US: Visibility in the Media
Some people may have heard that in the United States, the first electronic computer, the ENIAC, was programmed by six women: Jean Jennings Bartik, Frances “Betty” Synder Holberton, Frances Bilas Spence, Kathleen McNulty Mauchly Antonelli, Marlyn Wescoff Meltzer, and Ruth Lichterman Teitelbaum. But it is rarely mentioned that there were many other women working in data processing at the time as well.
In press coverage of the official release of the ENIAC in 1946, these six first programmers were not mentioned as pioneers. Erasure in this case meant that they were literally cut out of a picture that was used in the press and later advertisements, showing a man working on the computer in the foreground. As Light explains, the editors’ decisions of what to show in the pictures was shaped by gendered norms of society regarding the female programmers’ roles in the project. There would have been several opportunities for the press to highlight or at least mention the female programmers’ work. Instead, the news focused exclusively on the male engineers of the project, J. Presper Eckert and John W. Mauchley, as well as Herman Goldstine (cf. Light, p.472).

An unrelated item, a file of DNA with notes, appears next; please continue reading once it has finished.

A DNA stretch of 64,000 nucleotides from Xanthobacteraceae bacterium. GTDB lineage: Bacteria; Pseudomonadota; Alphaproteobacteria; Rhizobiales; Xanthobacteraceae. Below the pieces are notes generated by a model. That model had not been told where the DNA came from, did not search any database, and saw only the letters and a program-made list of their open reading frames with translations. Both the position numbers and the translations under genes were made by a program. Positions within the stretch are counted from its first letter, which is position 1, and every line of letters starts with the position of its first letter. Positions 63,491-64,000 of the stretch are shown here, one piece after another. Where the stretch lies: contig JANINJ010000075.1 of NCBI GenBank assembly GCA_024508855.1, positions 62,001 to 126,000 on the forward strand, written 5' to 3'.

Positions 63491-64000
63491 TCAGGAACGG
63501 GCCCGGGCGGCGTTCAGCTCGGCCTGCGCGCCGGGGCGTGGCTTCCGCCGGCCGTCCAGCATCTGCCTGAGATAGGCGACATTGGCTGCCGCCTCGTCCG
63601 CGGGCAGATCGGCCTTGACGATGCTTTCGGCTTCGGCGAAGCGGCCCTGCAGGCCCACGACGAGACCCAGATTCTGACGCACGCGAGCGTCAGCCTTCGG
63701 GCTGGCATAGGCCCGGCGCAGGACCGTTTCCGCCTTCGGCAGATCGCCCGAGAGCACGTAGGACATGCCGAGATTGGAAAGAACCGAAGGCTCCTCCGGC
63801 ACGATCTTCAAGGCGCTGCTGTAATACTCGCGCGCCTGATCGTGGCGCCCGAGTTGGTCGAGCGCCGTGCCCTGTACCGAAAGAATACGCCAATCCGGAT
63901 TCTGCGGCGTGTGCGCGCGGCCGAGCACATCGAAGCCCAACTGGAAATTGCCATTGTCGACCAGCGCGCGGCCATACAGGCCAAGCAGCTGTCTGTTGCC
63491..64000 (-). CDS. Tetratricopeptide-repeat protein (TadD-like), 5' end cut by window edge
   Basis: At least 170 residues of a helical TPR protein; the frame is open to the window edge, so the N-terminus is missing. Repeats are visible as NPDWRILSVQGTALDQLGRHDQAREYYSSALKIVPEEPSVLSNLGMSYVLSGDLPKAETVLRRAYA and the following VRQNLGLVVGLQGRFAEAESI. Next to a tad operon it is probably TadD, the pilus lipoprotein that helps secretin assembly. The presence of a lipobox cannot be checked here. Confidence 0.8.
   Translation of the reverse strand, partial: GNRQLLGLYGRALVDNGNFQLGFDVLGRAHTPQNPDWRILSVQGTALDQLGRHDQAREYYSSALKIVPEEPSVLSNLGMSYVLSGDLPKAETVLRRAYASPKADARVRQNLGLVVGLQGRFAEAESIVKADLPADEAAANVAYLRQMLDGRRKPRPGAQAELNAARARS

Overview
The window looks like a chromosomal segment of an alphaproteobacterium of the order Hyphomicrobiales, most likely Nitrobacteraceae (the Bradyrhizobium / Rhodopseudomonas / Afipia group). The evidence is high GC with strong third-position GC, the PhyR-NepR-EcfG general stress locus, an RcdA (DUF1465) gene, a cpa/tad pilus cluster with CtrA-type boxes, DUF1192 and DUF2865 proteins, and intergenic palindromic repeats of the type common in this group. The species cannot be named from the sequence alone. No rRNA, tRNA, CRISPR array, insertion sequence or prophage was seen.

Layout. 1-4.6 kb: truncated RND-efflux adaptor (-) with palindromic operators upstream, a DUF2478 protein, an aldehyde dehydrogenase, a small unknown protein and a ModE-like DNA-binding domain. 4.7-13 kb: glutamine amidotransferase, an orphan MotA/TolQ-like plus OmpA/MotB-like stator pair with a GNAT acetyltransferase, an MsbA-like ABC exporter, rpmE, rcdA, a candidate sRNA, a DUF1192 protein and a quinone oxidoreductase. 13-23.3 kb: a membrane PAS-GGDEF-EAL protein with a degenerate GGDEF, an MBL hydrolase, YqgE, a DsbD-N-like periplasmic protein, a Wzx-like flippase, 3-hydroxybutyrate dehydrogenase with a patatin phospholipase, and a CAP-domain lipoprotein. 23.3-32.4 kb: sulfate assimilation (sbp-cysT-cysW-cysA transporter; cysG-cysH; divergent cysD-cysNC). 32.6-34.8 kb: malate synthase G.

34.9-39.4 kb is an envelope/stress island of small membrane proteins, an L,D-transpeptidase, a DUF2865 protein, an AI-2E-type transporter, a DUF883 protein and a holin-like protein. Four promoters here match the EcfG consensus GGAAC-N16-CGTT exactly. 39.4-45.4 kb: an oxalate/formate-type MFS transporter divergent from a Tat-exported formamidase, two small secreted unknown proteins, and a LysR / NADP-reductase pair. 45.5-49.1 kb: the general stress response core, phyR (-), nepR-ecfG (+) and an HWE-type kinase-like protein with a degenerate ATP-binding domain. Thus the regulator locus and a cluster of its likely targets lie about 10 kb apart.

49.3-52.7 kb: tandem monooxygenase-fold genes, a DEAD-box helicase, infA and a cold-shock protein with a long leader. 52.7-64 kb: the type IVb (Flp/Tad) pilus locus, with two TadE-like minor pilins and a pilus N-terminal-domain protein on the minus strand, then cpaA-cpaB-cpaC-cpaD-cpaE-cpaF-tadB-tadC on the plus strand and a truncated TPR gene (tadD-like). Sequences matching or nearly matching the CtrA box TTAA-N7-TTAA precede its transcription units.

In their perception, the six women who had programmed the computer without an existing manual to follow had merely executed the task (cf. p. 462). The contributions of Adele Goldstine, who trained the other women and wrote the first manual for operating ENIAC, were omitted from the reporting. Light argues that the hierarchy was also shaped around a dichotomy between male “hardware” and female “software” operators, which was reflected in the attention they each got from the press (p. 474). The fact that the women did have an understanding of the machine (the hardware) they worked on was overlooked.
Today: Defining who can code
When your contributions are not a part of the dominant narrative and you cannot see yourself or people like you represented in the media, it becomes hard to imagine yourself doing these things, for example, becoming a programmer. I first considered learning to code when I followed a lot of young queer feminists from my country on Twitter. The more of their blogs I read, the more I was exposed to topics such as nerd culture and technology. At first glance, I had very little to do with these interests. But gradually, some memories started coming back to me.
Growing up in the late 1990s and early 2000s, I loved playing computer games and building websites on the internet. I played games based on popular children’s books like Pettson’s Inventions and Harry Potter. When I was bored, I used to make up games and draw them on a piece of cardboard. In school, I took IT classes in order to learn using HTML, Prolog and Delphi. But then I just stopped and forgot about it for several years.